Traffic control devices, also known simply as traffic signs, play an important role in transportation infrastructures by guiding motorists, cyclists and pedestrians to their destination. Because of their importance, there are laws regulating the design and usage of traffic signs in the United States. Municipalities must use caution when installing new traffic signs to ensure they comply with the laws. In this post, we're going to reveal whether multiple traffic signs can be mounted on the same post.
When developing a neighborhood or residential community, you should consider choosing a green mail delivery system. This doesn't mean that you should literally install green-colored mailboxes. Rather, you should "go green" by choosing an environmentally friendly mail delivery system. By doing your part, you'll promote a cleaner Earth while helping residents send and collect their respective mail in the process.
In traffic control devices, red is universally recognized as the color for stop, whereas green is universally recognized as the color for go. A common example is a traditional stoplight. When the light is red, motorists know to stop. Once the light turns green, motorists can let their foot off the brake pedal and proceed through the intersection. Of course, traffic signs also rely on these two colors to safely guide motorists through the country's roadways. This begs the question: Why is the color red used to convey stop and the color green used to convey go?
When installing new curbside mailboxes in a neighborhood or residential community, you'll need to choose the right type of posts. The post, of course, is the support system on which a curbside mailbox is mounted. Although there are exceptions, most curbside mailboxes are used in conjunction with a post. But there are different types of posts available, some of which work better than others. So, what type of posts should you use for your neighborhood's or residential community's curbside mailboxes?
Regardless of where you live in the United States, you've probably noticed an increase in the number of vehicles on the road. While the exact number is unknown, research shows that are currently over a quarter-million vehicles registered in the United States. As the country's population continues to increase, this number will likely rise in its wake.
When choosing curbside mailboxes to use in your neighborhood or residential community, one of the decisions you'll have to make is whether to use full-service or limited-service mailboxes. The United States Postal Service (USPS) allows for both types of mailboxes. You can find full-service and limited-service mailboxes available in contemporary and traditional designs. So, what's the difference between these two types of mailboxes?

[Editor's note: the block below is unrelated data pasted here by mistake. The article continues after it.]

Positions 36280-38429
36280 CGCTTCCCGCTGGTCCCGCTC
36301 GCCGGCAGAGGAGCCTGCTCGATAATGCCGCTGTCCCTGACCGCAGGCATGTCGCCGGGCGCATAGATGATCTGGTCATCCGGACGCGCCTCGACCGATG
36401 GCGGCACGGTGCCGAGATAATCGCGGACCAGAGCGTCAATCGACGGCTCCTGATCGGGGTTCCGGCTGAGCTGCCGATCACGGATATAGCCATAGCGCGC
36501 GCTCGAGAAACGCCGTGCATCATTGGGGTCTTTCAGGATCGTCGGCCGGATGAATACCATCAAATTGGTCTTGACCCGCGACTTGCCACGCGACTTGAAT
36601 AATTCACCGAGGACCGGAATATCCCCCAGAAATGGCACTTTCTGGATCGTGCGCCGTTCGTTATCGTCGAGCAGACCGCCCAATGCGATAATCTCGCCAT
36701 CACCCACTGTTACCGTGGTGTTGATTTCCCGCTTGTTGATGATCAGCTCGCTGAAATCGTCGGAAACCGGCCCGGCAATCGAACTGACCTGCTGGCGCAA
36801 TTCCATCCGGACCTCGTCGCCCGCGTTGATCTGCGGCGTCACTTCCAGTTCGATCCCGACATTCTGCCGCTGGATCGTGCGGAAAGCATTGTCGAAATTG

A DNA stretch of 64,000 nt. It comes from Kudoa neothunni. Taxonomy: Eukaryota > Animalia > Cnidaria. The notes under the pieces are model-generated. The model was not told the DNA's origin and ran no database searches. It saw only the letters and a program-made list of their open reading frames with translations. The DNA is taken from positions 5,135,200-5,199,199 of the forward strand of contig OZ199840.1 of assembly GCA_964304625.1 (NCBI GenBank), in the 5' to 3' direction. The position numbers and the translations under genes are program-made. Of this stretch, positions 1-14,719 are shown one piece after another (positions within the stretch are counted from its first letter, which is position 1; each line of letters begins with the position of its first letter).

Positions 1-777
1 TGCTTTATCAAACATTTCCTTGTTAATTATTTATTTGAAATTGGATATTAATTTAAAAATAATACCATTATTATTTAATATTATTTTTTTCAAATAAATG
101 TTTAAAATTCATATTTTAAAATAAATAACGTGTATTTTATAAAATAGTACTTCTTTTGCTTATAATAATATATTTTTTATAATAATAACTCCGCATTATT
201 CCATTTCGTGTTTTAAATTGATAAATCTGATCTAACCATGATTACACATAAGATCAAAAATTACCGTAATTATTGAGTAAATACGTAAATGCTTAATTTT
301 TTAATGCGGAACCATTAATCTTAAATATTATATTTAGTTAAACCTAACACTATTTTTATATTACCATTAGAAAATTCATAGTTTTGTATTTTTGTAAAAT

Have you been tasked with purchasing and installing wayfinding signage for an apartment complex? There's no denying the fact that apartments have become a popular alternative to traditional houses. According to the National Apartment Association (NAA), roughly one in eight Americans -- about 39 million people -- now live in an apartment. Whether you're developing a new apartment complex or renovating an existing apartment complex, though, you need to choose the right wayfinding signage.
Cluster Box Units (CBUs) have become an increasingly popular alternative to conventional curbside mailboxes. A form of centralized mail delivery, they consist of "clusters" of multiple mailbox compartments, each of which is intended for a specific household or residence in the surrounding area. Unless you're familiar with CBUs, though, you might be wondering how they work. In this post, we're going to reveal the basics of CBUs, revealing why they've become so popular in recent years.
Traffic signs play a critical role in our nation's transportation infrastructure. Consisting of physical signs placed above or near a road, they provide information to motorists, cyclists and pedestrians. While you're probably familiar with the general purpose of road signs, though, you might be surprised to learn the six following facts about them.
Don't limit yourself to choosing traditional curbside mailboxes for your neighborhood or residential community. While the United States Postal Service (USPS) allows curbside mailboxes to be used for single-unit residences, an alternative solution is to use a centralized mail delivery system. Since their origins back in the mid- to late 1960s, centralized mail delivery systems have become increasingly common -- and for good reason. Unless you're familiar with them, though, you might be wondering whether a centralized mail delivery system is a smart choice for your neighborhood or residential community.